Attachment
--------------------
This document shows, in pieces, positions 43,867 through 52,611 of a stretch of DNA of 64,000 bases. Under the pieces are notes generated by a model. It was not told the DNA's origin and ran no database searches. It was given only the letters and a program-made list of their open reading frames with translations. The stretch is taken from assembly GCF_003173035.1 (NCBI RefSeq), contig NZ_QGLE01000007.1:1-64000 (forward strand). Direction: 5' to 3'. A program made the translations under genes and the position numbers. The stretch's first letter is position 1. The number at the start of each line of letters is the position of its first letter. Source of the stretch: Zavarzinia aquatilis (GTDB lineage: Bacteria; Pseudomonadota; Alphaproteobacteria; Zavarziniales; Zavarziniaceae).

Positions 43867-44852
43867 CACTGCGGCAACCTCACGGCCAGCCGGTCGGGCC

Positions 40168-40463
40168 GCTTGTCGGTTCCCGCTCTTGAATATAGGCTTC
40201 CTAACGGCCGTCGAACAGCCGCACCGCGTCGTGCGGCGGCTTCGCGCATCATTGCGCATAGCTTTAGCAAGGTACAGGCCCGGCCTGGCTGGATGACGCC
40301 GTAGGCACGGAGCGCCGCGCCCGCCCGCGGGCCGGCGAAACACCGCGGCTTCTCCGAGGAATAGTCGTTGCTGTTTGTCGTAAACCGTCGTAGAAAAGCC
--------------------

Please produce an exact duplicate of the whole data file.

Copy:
This document shows, in pieces, positions 43,867 through 52,611 of a stretch of DNA of 64,000 bases. Under the pieces are notes generated by a model. It was not told the DNA's origin and ran no database searches. It was given only the letters and a program-made list of their open reading frames with translations. The stretch is taken from assembly GCF_003173035.1 (NCBI RefSeq), contig NZ_QGLE01000007.1:1-64000 (forward strand). Direction: 5' to 3'. A program made the translations under genes and the position numbers. The stretch's first letter is position 1. The number at the start of each line of letters is the position of its first letter. Source of the stretch: Zavarzinia aquatilis (GTDB lineage: Bacteria; Pseudomonadota; Alphaproteobacteria; Zavarziniales; Zavarziniaceae).

Positions 43867-44852
43867 CACTGCGGCAACCTCACGGCCAGCCGGTCGGGCC

Positions 40168-40463
40168 GCTTGTCGGTTCCCGCTCTTGAATATAGGCTTC
40201 CTAACGGCCGTCGAACAGCCGCACCGCGTCGTGCGGCGGCTTCGCGCATCATTGCGCATAGCTTTAGCAAGGTACAGGCCCGGCCTGGCTGGATGACGCC
40301 GTAGGCACGGAGCGCCGCGCCCGCCCGCGGGCCGGCGAAACACCGCGGCTTCTCCGAGGAATAGTCGTTGCTGTTTGTCGTAAACCGTCGTAGAAAAGCC